Internal motivation, sometimes called intrinsic motivation (Ryan, 2020) are brought about in a person by combining autonomy, mastery, and purpose. In other words, any activity that a person is motivated to do must be inherently interesting and enjoyable to them, chosen by them, challenging enough to them so that it promotes a sense of mastery and accomplishment, and must give them a sense of purpose which is a general feeling of contribution to the greater good along with social connectedness (Fischer, 2019).  We can facilitate rather than undermine intrinsic motivation by creating a supportive environment that is conducive to change by giving choice and opportunities for self-direction which enhance intrinsic motivation by allowing for personal autonomy.  But what may be missing for a person is not knowing what they want and once they figure out what they want, they may not know how to achieve their goals.  This is where a supportive partner can play an important role: drawing out the answer with the right question(s).  This is sometimes referred to as evoking or eliciting their own thoughts about their internal motivation to change.

Evoking – Motivational Interviewing

Evoking is a ‘Motivational Interviewing’ technique often used by clinical psychologists that can be utilized by a supportive partner to help draw out change behavior (*see side note). According to psychology researcher Jennifer Hettema, “Motivational interviewing is a client-centered, directive therapeutic style to enhance readiness for change by helping clients explore and resolve ambivalence” (2005). This approach helps to reinforce a person’s own reasoning for change. It is also thought that when a person speaks of change out of their own free will, they will feel more favorable about making a change (Miller, 2014). To better understand Motivational Interviewing, there is a brief overview on YouTube by Dr. Bill Matulich titled Introduction to Motivational Interviewing. Watch Video Introduction to Motivational Interviewing.


In summary, behavior change is not easy, and it is heartbreaking to watch a loved one spiral out of control with unhealthy behaviors.  It is equally frustrating for someone to be caught up in unhealthy behaviors while not knowing how to make positive, healthy changes. Our approach to encouraging healthy lifestyle change ought to come from a place of empathy knowing that 7/10 people engage in unhealthy behaviors.  Empowering our loved ones by affirming your belief in their ability to overcome challenges is the first step in encouraging lifestyle change, but some need a little more assistance in overcoming those obstacles.  Creating a socially supportive environment, helping with SMART goal setting, helping problem solve overcoming barriers, and encouraging self-monitoring are proven strategies to encourage healthy lifestyle change.  However, internal motivation for change needs to come from them, but our understanding of the importance of autonomy, mastery, and purpose, along with utilizing appropriate questioning and evoking techniques can help your loved one with positive, healthy behavior change.  We cannot force a person to want to conquer something or find their purpose. But I am delighted to know that we may be able to draw out the best in them, and when they find what they want, we can be there to support their mastery.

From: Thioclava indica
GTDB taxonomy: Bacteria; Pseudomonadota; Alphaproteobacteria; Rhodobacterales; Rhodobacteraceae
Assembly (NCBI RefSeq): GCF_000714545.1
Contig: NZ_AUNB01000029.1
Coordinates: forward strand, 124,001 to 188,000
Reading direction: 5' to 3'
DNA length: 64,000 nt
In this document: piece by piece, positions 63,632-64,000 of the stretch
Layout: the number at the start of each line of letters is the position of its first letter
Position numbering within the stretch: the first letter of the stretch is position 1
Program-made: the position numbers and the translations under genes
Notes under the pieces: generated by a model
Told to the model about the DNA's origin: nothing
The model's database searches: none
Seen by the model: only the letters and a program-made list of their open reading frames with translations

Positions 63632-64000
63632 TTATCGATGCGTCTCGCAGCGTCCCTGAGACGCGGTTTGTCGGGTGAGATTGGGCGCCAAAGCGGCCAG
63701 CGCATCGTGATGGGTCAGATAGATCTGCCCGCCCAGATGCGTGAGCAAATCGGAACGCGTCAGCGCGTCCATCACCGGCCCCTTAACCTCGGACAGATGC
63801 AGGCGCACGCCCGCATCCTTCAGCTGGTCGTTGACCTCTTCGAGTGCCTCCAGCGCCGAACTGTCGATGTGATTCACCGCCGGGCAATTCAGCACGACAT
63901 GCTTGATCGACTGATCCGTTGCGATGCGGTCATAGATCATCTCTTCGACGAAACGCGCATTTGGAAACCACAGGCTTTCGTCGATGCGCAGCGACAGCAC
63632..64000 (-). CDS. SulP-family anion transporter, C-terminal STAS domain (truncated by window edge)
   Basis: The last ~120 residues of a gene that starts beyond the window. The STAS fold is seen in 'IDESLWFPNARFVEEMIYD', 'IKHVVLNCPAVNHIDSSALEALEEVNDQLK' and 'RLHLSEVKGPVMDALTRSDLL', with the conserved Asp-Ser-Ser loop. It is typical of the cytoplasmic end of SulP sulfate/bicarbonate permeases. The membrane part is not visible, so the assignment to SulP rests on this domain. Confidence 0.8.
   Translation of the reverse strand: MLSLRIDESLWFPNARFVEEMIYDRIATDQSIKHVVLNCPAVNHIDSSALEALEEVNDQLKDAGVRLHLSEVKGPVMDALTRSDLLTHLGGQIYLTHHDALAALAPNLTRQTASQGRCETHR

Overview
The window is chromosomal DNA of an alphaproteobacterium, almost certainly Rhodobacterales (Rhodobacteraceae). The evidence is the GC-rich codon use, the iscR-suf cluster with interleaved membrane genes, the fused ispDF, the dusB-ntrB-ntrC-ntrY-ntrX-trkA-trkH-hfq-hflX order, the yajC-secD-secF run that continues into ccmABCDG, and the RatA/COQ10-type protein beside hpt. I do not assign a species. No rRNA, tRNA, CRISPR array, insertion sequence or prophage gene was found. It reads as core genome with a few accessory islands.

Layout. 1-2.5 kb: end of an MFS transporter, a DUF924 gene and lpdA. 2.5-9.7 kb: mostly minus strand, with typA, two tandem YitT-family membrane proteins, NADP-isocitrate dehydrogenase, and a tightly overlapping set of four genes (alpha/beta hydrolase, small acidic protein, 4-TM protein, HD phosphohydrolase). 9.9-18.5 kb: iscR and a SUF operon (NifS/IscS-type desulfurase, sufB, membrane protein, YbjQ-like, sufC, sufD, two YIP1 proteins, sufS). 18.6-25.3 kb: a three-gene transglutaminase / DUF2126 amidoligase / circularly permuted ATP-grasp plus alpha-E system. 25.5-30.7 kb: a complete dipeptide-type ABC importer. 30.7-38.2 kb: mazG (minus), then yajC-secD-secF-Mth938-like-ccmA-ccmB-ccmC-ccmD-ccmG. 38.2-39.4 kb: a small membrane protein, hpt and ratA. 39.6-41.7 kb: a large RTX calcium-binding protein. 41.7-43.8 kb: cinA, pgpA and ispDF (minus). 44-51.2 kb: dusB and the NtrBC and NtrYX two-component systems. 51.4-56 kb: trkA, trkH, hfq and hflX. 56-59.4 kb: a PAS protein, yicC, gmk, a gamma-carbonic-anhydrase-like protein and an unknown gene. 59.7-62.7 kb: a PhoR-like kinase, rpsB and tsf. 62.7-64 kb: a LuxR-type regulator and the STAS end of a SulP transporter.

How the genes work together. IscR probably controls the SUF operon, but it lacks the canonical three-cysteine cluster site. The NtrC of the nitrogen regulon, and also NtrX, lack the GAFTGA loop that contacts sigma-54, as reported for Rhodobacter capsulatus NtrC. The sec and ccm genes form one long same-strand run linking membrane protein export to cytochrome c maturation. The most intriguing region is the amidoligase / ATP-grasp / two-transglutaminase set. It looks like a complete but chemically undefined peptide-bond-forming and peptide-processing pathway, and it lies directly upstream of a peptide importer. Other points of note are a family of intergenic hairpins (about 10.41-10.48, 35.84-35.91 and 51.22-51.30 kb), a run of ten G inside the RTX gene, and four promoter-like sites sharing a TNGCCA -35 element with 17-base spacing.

Thinking Questions:

  • If you could master one thing like a sport, skill, instrument, Mount Kilimanjaro, an art, writing a book, etc. – what would it be?
  • If you could do any one thing to help humanity, what would it be?
  • What is the reason you get up every day?  What is your why?
  • What things can you find to be grateful for every day?

More Resources:

*A Side Note:

Evoking techniques for chronic depression and drug or alcohol abuse have a low quality of evidence for its efficacy.  Cognitive Behavior Therapy, along with learning gratitude may be life changing for individuals suffering from depression or addiction.


Bailey, R. R., Phad, A., McGrath, R., & Haire-Joshu, D. (2019). Prevalence of five lifestyle risk factors among U.S. adults with and without stroke. Disability and health journal, 12(2), 323–327.

Fischer, C., Malycha, C. P., & Schafmann, E. (2019). The influence of intrinsic motivation and synergistic extrinsic motivators on creativity and innovation. Frontiers in Psychology, 10, Article 137. Retrieved from

Hettema, J., Steele, J., & Miller, W. R. (2005). Motivational interviewing. Annual review of clinical psychology, 1, 91–111.

Hooker, S., Punjabi, A., Justesen, K., Boyle, L., & Sherman, M. D. (2018). Encouraging Health Behavior Change: Eight Evidence-Based Strategies. Family practice management, 25(2), 31–36.  Retrieved from

Kan M.P.H., Fabrigar L.R. (2017) Theory of Planned Behavior. In: Zeigler-Hill V., Shackelford T. (eds) Encyclopedia of Personality and Individual Differences. Springer, Cham.

Maddux, J. E. & Kleiman, E. (2022). Self-efficacy. In R. Biswas-Diener & E. Diener (Eds), Noba textbook series: Psychology. Champaign, IL: DEF publishers. Retrieved from

Matulich, B. (2013, May 30) Introduction to Motivational Interviewing [Video]. YouTube.

Matulich, B. (2013, May 30) Introduction to Motivational Interviewing slide screenshot [Online Image]. YouTube.

Miller, W. (2004). Motivational interviewing in service to health promotion. The Art of Health Promotion, American Journal of Health Promotion, 18(3), 1–12.

Myers, R. (2019, July 23). Why nagging doesn’t work. Child Development Institute.

Ryan, R. M., & Deci, E. L. (2000). Self-determination theory and the facilitation of intrinsic motivation, social development, and well-being. American Psychologist, 55(1), 68–78.

Unhealthy Behaviors State Map [Online Image]. (2016). America’s Health Rankings and Spotlight: Impact of Health Behaviors. United Health Foundation website